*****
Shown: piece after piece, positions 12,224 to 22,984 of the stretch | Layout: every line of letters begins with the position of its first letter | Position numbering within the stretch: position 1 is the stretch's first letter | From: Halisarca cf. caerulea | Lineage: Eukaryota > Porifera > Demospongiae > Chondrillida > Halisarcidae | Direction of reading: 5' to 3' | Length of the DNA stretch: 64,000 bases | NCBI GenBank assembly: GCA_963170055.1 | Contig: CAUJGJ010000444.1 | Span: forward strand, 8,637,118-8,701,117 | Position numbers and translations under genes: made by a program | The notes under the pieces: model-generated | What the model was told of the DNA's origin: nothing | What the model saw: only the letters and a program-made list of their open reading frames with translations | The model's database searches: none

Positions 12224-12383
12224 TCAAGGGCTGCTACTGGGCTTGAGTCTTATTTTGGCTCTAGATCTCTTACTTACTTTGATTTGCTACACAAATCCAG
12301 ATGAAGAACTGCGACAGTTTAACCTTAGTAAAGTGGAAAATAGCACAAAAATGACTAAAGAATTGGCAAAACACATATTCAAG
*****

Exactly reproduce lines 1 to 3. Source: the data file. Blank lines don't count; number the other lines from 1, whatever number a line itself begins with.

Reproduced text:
Shown: piece after piece, positions 12,224 to 22,984 of the stretch | Layout: every line of letters begins with the position of its first letter | Position numbering within the stretch: position 1 is the stretch's first letter | From: Halisarca cf. caerulea | Lineage: Eukaryota > Porifera > Demospongiae > Chondrillida > Halisarcidae | Direction of reading: 5' to 3' | Length of the DNA stretch: 64,000 bases | NCBI GenBank assembly: GCA_963170055.1 | Contig: CAUJGJ010000444.1 | Span: forward strand, 8,637,118-8,701,117 | Position numbers and translations under genes: made by a program | The notes under the pieces: model-generated | What the model was told of the DNA's origin: nothing | What the model saw: only the letters and a program-made list of their open reading frames with translations | The model's database searches: none

Positions 12224-12383
12224 TCAAGGGCTGCTACTGGGCTTGAGTCTTATTTTGGCTCTAGATCTCTTACTTACTTTGATTTGCTACACAAATCCAG